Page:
If you’re reading that heading and you really have no idea what we’re talking about, then this is article is one you seriously need to read!

If you have never heard of the EHIC, this basically stands for European Health Insurance Card, and it is your fast-track to affordable (free) healthcare whenever you travel from one EU country to another.

You might be wondering why you need this extra item when you already have travel insurance (or at least you should already have travel insurance – never travel without it!) but there some very large and also some subtle differences between the two, which means carrying both with you is vital.

Travel insurance covers you for lots of different things, depending on your particular policy limitations and small print, but basically covers you for travel-related topics as well as medical; for instance, if your baggage goes missing or your flight is cancelled for some reason. Now, travel insurance does cover you for certain medical issues, but you will have to pay an excess cost to access that policy reward. An EHIC on the other hand entitles you to free medical attention and treatment in an EU country (provided you are a resident of another EU country), and that takes away the problem of paying an excess. Of course, there are some limitations, so you really need to read the website for the full list of applicable countries and stipulations, but generally speaking, provided you are not travelling with the sole intention of giving birth in a foreign country, you’re not travelling to access private healthcare, and you’re not trying to get cosmetic surgery done on the cheap, you should be covered.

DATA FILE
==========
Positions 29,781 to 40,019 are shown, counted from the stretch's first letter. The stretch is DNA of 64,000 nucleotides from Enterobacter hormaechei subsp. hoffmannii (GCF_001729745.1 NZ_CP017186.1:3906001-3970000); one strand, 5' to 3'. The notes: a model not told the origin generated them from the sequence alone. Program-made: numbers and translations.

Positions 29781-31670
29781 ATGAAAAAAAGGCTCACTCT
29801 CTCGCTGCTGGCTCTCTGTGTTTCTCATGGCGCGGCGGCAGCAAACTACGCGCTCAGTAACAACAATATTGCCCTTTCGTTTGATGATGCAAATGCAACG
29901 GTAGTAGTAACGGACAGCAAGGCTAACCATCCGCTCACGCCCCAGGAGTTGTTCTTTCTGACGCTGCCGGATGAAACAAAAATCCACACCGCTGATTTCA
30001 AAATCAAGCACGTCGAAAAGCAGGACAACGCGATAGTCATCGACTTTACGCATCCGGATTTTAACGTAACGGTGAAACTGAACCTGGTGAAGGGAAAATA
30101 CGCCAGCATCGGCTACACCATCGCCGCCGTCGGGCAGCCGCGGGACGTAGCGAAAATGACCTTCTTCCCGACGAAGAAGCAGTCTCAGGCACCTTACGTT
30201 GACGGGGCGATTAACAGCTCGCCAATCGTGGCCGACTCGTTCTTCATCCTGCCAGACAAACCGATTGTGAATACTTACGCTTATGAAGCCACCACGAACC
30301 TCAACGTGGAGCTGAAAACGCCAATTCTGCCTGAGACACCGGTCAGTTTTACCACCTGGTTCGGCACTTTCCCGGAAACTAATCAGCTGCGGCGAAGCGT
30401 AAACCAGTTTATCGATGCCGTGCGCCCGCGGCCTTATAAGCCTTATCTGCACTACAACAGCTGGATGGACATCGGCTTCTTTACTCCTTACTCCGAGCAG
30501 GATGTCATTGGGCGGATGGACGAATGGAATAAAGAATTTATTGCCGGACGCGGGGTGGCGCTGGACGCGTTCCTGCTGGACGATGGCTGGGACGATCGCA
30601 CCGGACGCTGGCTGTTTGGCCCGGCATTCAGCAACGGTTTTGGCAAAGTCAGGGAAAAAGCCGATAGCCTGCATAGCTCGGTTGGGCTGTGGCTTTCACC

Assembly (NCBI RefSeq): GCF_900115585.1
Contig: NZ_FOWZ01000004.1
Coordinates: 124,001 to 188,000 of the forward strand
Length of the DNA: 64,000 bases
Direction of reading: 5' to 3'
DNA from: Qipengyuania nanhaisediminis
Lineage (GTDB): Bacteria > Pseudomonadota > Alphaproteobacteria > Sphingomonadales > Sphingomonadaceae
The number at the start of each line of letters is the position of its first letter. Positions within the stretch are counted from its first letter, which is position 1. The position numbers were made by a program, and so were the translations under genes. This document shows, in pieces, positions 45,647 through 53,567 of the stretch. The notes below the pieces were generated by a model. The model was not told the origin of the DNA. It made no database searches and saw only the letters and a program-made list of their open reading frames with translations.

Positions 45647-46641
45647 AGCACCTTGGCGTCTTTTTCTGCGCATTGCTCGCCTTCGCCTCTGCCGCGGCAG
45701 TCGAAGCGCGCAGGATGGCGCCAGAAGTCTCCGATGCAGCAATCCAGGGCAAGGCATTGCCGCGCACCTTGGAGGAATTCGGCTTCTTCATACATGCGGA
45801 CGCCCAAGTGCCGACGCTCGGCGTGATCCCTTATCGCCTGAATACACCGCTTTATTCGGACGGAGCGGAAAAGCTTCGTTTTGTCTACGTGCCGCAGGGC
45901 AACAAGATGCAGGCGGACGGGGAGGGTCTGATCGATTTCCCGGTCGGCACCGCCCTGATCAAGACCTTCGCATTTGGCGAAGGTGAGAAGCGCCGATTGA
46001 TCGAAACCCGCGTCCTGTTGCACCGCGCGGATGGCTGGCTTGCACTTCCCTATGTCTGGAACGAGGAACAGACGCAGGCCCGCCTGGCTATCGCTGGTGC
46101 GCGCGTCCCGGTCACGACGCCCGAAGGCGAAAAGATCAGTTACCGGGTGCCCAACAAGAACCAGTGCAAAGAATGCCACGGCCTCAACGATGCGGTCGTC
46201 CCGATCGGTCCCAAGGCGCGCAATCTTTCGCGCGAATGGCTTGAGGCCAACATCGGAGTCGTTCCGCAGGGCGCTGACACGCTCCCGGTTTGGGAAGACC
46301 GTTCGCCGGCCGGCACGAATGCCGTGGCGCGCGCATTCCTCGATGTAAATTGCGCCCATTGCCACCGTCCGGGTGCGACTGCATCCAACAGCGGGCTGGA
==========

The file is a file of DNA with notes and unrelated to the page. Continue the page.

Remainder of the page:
Ordering your EHIC is easy and free; simply head online to the website, input your details, and wait for the post to come. Everyone who travels needs a card, so if you are travelling as a family, every single member will need to order one, children included. It doesn’t take long to order however, so it shouldn’t be too much of a problem. Cards generally arrive quite quickly, although do try and do this well ahead of time, just to avoid any delays during particularly busy times, e.g. summer.

All you need to do then is store it somewhere safe, perhaps with your passport and travel insurance details, and hope that you never have to use it. If it does ever need to see the light of day, at least you can be reassured that you won’t have to foot a rather large medical bill at the end of the whole episode.

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